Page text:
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Full-Text Articles in Law
Fulfilling Technology's Promise: Enforcing The Rights Of Women Caught In The Global High-Tech Underclass, Shruti Rana
In the early 1980s, Malaysian women working in electronics factories began to experience hallucinations and seizures. Factory bosses manipulated their employees' religious and cultural beliefs, convincing the women that their bodies were inhabited by demons. In this manner, they avoided confronting the more likely causes: the rigid, paternalistic work environment, the intense production pressures placed on the women, and the lengthy shifts and potentially hazardous conditions that the women were forced to endure. This example illustrates the use of gender, religion, and to control and exploit women's labor in the high-tech industry. Unfortunately, this is not an isolated situation ...
The Law's Scientific Revolution: Reflections And Ruminations On The Law's Use Of Experts In Year Seven Of The Revolution, David L. Faigman
No abstract provided.
Biotechnology And The Legal Constitution Of The Self: Managing Identity In Science, The Market, And Society, Jonathan Kahn
This article considers how certain ideas underlying the tort of appropriation may enable use more effectively to deal with the problems presented by a case such Moore v. Regents of the University of California which dealt with property rights of Moore’s spleen cells. First, the author explores how the tort of appropriation of identity opens up new approaches to inform and perhaps supplement principles of property law as a guide to managing genetic information or other materials that seem intimately bound up with a particular human subject. Secondly, the author analyzes how the various opinions produced by the Supreme ...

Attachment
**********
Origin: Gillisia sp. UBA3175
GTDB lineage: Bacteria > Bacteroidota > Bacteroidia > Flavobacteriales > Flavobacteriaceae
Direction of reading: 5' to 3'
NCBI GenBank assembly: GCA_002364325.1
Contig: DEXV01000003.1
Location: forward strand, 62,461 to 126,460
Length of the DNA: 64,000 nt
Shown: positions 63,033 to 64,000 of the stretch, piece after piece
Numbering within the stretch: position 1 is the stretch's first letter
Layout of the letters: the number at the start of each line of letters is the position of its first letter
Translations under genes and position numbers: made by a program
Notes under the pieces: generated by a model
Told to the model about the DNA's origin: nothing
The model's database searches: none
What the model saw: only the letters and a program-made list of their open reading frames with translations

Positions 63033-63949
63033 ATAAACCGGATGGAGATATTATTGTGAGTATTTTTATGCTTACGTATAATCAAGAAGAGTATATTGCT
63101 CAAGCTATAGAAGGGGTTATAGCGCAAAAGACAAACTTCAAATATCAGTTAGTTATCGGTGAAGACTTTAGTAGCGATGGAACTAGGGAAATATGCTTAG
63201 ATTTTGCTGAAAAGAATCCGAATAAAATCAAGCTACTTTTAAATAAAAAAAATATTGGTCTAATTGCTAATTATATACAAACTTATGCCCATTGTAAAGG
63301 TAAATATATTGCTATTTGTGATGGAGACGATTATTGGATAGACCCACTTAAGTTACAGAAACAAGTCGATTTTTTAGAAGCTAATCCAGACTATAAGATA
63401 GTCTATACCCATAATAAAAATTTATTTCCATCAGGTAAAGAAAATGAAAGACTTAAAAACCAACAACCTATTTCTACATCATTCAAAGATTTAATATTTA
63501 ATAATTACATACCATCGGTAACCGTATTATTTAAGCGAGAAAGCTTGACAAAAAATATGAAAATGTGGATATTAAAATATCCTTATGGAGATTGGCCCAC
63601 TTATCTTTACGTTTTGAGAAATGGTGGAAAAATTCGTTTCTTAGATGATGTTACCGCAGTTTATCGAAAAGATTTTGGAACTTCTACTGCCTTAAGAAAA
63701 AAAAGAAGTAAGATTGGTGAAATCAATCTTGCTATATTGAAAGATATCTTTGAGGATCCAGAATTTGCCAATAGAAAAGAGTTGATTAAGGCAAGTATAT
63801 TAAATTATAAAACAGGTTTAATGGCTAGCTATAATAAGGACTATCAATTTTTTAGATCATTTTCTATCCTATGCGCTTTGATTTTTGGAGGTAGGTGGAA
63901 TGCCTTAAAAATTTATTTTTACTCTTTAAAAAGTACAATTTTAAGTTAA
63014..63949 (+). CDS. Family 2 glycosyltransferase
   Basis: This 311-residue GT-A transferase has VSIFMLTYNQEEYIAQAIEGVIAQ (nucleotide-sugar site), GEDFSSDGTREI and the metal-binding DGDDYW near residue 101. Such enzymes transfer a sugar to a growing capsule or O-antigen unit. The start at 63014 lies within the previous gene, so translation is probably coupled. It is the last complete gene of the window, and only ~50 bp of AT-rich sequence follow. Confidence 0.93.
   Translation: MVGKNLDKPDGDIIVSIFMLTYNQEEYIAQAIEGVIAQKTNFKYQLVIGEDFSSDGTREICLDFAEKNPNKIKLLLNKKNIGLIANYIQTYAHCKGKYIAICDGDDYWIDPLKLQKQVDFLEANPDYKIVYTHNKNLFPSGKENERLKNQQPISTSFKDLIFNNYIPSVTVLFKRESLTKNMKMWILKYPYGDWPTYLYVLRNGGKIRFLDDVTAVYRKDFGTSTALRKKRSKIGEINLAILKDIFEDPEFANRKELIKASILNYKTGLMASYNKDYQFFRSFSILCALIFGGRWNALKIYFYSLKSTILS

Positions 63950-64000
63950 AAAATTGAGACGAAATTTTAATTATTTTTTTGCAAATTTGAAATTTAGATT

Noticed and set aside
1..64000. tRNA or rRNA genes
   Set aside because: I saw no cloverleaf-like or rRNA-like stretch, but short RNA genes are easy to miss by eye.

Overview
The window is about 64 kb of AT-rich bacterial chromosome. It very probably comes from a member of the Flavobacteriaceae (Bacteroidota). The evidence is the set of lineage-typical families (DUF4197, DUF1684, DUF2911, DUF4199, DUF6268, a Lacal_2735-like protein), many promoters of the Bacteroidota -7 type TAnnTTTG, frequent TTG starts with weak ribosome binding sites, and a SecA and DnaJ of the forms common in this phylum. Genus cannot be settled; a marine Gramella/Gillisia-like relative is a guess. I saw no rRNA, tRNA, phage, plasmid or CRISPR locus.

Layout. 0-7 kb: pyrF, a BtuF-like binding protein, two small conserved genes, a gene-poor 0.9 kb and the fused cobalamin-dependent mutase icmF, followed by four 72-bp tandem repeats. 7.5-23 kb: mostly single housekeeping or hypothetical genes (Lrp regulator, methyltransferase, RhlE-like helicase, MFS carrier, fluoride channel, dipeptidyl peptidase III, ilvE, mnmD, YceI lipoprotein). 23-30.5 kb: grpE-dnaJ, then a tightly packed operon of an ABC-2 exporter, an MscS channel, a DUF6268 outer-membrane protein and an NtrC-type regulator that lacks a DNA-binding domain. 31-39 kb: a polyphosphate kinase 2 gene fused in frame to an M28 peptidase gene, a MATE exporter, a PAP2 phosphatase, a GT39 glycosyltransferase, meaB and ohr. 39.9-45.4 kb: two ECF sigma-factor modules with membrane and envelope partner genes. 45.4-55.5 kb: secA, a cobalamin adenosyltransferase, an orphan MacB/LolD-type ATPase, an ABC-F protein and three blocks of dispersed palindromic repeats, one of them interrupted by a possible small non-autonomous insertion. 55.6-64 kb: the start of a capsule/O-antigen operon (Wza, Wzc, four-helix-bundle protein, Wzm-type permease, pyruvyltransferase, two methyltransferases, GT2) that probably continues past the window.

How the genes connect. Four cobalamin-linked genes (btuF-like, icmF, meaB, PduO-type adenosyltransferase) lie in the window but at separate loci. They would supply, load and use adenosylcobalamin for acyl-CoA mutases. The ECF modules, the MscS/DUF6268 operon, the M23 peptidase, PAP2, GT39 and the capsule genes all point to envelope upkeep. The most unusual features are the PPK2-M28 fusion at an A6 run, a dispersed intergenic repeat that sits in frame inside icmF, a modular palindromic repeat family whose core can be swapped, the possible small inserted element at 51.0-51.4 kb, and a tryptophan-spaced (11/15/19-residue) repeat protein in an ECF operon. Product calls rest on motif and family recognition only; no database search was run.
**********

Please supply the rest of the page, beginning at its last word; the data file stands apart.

Information Technology And The Increasing Efficacy Of Non-Legal Sanctions In Financing Transactions, Ronald J. Mann
This paper investigates the effect of advances in information technology on the private institutions that businesses use to resolve information asymmetries in financing transactions. It discusses four separate effects. First, in some cases information technology will permit direct verification of the information, obviating the problem entirely; the paper discusses the example of the substitution of the debit card for the check, which provides an immediate payment that obviates the need for the merchant to consider whether payment will be forthcoming when the check is presented to the bank on which it is drawn. Second, the paper discusses how advances in ...